00:08:16   "Huh, maybe I should do that differently." And I think I'm, honestly, and this is probably something that's worth expanding on,

00:08:23   is I'm excited about working on my apps in a way that I wasn't when I left. And I don't know if that's burnout,

00:08:32   not like in the, like, "I'm so stressed out," you know, like, sort of the physiological burnout,

00:08:39   which is a big, serious, you know, and problematic thing that I think many people in industry do struggle with,

00:08:45   that sense of, if you work too much or you focus too hard or don't take care of yourself, you can actually burn out.

00:08:51   But I think, in my case, there's a certain amount of just burnout on creativity about a project,

00:08:58   that I didn't have any more ideas for what to do with my apps in some ways, that all the ideas I have

00:09:05   either are kind of derivative or they're just things I'm making up because I feel like I should do them.

00:09:11   They weren't things that I really thought were interesting or weren't particularly creative.

00:09:15   And I think what's very interesting is coming back to it, you know, in the same way that, you know,

00:09:19   if I am having trouble solving a problem, my number one tool is going upstairs and taking a shower

00:09:24   because I have my best ideas to solve a problem that way. Interestingly, coming, going away from something

00:09:30   for a long time and then coming back to it, you have a whole different set of, you know, sort of perspective on it

00:09:35   that has actually been really helpful for being more creative. And I have a whole list of things that I'm excited to implement now

00:09:40   that I don't think I would have had if I hadn't taken a break and pulled myself away from it.

00:09:46   If I just kind of kept banging my head against what should I do, what should I do, I probably would have just continued

00:09:52   adding things to the app that weren't actually good. So in that sense, taking breaks can be really productive.

00:09:58   Yeah, and like, you know, we're coming at this from a very privileged position that both of us are at a point in our careers

00:10:06   and our apps where we can take some time away and not really work for a while. But, you know, even if you can't do that,

00:10:14   you can at least change what you're working on in a lot of cases. And yeah, I mean, you know, not always, but if you have the chance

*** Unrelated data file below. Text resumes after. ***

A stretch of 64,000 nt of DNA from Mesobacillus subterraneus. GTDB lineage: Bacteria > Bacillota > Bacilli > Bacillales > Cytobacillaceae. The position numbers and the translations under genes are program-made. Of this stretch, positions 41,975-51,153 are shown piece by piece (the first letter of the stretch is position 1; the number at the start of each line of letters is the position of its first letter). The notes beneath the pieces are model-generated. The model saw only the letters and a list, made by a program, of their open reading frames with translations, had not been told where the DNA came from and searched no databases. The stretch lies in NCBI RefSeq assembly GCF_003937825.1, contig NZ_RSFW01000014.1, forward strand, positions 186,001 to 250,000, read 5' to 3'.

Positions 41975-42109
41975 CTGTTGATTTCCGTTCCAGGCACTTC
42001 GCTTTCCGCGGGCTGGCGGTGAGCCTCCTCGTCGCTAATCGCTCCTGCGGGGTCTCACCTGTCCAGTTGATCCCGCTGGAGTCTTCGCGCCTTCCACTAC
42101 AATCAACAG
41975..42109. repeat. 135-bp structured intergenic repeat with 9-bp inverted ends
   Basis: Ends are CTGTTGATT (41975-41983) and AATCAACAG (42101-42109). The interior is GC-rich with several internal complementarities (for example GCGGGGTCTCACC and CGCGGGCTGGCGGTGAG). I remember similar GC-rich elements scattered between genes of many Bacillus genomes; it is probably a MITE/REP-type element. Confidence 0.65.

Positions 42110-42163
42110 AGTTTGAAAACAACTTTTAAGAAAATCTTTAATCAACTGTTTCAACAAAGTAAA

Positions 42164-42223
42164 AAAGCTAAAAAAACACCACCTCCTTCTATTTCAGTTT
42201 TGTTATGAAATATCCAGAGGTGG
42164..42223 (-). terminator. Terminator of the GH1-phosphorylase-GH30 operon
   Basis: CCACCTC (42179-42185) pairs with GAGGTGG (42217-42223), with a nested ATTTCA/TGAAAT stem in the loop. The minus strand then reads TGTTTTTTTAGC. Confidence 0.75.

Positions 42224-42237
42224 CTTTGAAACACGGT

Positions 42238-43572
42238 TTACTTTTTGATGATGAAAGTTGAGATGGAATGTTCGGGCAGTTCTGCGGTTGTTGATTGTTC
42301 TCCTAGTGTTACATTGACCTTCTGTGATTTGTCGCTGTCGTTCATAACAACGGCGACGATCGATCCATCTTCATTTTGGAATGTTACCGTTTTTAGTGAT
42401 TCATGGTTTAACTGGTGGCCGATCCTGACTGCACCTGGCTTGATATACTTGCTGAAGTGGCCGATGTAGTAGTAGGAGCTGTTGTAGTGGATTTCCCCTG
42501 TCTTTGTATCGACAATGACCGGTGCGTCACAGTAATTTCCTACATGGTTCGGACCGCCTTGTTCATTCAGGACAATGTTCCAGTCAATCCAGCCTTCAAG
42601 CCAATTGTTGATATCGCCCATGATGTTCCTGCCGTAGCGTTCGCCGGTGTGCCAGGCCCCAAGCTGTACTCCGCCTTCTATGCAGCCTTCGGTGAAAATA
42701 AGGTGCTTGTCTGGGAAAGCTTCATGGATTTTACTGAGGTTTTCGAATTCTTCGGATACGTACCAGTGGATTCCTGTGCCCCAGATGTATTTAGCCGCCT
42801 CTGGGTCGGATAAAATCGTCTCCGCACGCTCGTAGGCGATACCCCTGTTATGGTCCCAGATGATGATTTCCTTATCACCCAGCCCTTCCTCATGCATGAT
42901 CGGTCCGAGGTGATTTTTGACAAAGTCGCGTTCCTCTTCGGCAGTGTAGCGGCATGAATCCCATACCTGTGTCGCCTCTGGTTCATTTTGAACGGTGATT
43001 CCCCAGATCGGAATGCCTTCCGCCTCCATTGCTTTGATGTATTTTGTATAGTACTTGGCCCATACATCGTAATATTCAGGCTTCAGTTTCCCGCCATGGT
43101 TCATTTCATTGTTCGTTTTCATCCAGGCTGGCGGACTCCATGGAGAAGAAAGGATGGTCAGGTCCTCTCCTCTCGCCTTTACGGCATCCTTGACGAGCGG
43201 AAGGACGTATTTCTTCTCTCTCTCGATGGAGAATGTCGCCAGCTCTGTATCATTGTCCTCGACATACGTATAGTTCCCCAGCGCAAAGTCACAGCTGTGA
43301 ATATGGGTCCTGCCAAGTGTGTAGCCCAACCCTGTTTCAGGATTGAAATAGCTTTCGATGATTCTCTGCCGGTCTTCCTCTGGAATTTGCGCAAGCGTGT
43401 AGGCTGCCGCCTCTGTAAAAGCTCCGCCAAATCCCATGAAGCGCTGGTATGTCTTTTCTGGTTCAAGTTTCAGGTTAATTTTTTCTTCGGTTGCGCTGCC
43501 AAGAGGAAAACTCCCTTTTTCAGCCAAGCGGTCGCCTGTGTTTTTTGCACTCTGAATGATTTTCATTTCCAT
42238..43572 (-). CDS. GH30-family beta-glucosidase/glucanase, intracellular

00:10:21   to work on something different for a while, whether it's a different project, a different app, a different type of thing,

00:10:28   you know, if your situation allows for that, you get pretty much all the same benefits as if you aren't working at all

00:10:34   because you are stepping away from the problem and, you know, it's not going to help to burn out your problem, honestly,

00:10:40   but if your problem is like, oh, there's a big, you know, roadblock I'm hitting with this one app or this one feature or whatever,

00:10:48   and I can't figure out how to get past it, stepping away to go work on something else for a little while is often beneficial

00:10:54   in the same way that just taking a break is. But honestly, if you can take a bigger kind of break, like that doesn't involve

00:11:01   working or programming at all, like taking a shower or like going on a vacation or just taking a relaxing weekend, that can really help too.

00:11:10   And I too have, you know, I usually come up with the best ideas when I'm in the shower. In fact, it's funny, like, we'll be lying in bed

00:11:17   sometimes at night, like right before we fall asleep, and I'll like fix a bug in my head and I'll like finally realize, oh, crap, that's what it is.

00:11:29   Just randomly they'll just come to me. And I used to try to like just stay in bed and try to remember it till the next day.

00:11:37   It never works.

00:11:38   Not only does it never work, but my wife would notice that I was lying up like thinking about something and she could tell I was thinking about something.

00:11:46   She could tell I was like restless and eventually she figured it out and she would just start saying, just go downstairs and do it.

00:11:52   You know you're not going to fall asleep till you do it. Just go downstairs and do it and come back. So that happens a lot here in this house.

00:11:59   But just taking any kind of break away from it, like your brain has time to chew on the problem kind of in a background cue, a low priority utility class background cue.

00:12:09   And it really is very helpful and you can solve a lot of problems that way that you otherwise would just be banging your head against the wall.